The Free Press, Mankato, MN

State, national news

May 9, 2014

Obama, at Wal-Mart, touts efficiency; angers labor

SAN JOSE, Calif. (AP) — President Barack Obama is showcasing Wal-Mart, often a target of labor groups and other Democratic constituencies, to promote advances in energy efficiency in his broader campaign to confront climate change.

Obama on Friday was to announce commitments from more than 300 companies and local and state governments to use solar energy technology. He also was announcing executive actions aimed at increasing energy efficiency in buildings and appliances. The White House says the solar effort will power the equivalent of 130,000 homes and the administrative actions could reduce carbon pollution in an amount equal to taking 80 million cars off the road for one year.

The White House chose Wal-Mart because the company has committed to doubling the number of solar energy projects at its stores, Sam's Clubs and distribution centers.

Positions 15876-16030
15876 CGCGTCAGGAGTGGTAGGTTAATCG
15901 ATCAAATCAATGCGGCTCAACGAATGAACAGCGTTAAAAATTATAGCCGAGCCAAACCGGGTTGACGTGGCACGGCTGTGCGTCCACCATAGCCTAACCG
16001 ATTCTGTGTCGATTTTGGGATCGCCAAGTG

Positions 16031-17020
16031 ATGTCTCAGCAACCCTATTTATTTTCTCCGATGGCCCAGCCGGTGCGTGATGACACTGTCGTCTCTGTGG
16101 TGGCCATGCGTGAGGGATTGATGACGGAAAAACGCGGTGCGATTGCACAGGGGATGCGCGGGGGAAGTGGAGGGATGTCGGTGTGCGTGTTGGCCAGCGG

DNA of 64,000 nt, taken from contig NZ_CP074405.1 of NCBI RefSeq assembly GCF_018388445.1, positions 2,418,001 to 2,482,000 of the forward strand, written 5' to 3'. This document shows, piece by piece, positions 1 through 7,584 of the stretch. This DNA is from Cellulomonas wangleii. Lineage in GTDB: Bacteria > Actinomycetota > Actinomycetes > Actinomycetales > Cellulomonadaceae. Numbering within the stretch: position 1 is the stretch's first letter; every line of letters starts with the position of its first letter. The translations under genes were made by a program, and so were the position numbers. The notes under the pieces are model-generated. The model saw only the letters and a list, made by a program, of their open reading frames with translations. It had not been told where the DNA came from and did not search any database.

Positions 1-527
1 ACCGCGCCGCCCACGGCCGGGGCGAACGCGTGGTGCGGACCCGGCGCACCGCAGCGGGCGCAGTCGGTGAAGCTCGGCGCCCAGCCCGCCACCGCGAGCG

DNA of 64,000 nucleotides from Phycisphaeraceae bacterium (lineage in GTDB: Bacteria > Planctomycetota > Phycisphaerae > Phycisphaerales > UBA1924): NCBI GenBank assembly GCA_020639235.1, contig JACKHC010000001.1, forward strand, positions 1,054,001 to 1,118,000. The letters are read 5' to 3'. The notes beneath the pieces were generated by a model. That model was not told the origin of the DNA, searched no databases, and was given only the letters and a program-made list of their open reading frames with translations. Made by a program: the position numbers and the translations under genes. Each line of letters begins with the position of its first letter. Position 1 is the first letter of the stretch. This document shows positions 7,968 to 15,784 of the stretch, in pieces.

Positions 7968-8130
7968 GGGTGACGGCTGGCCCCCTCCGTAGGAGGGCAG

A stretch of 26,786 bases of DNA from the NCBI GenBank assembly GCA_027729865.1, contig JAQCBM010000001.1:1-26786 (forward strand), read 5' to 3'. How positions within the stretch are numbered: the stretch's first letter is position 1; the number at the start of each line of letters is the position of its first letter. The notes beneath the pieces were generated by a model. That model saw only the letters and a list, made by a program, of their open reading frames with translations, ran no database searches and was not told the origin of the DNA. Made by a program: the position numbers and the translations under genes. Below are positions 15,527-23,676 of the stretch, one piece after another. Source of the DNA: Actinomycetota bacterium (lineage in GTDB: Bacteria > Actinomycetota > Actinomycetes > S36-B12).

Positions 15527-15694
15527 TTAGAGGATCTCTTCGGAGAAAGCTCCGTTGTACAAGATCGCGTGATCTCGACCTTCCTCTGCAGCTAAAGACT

But in choosing the giant retailer as the backdrop for his announcement, Obama triggered a backlash from labor unions and pay equity advocates who say Wal-Mart pays low wages and who archly noted that Obama has made pay equity a central issue of his presidency.

"What numbskull in the White House arranged this?" former Labor Secretary Robert Reich, who served in the Bill Clinton administration, said in a posting on Facebook on Thursday.

"While he's in California, I would hope President Obama would speak directly to Wal-Mart employees and hear from them about their daily struggles to pay the rent and put food on the table," said Maria Elena Durazo, the executive secretary-treasurer of the Los Angeles County Federation of Labor, AFL-CIO.

Wal-Mart says it pays wages that are competitive in the retail industry.

The clashing energy vs. jobs message is not new to the White House. Labor unions, for example, have pressed the Obama administration to approve the Keystone XL pipeline from Canada into the U.S. because it would create jobs. Environmentalists oppose the pipeline, and the administration recently put off a decision on whether to approve it, likely until after the November congressional elections.

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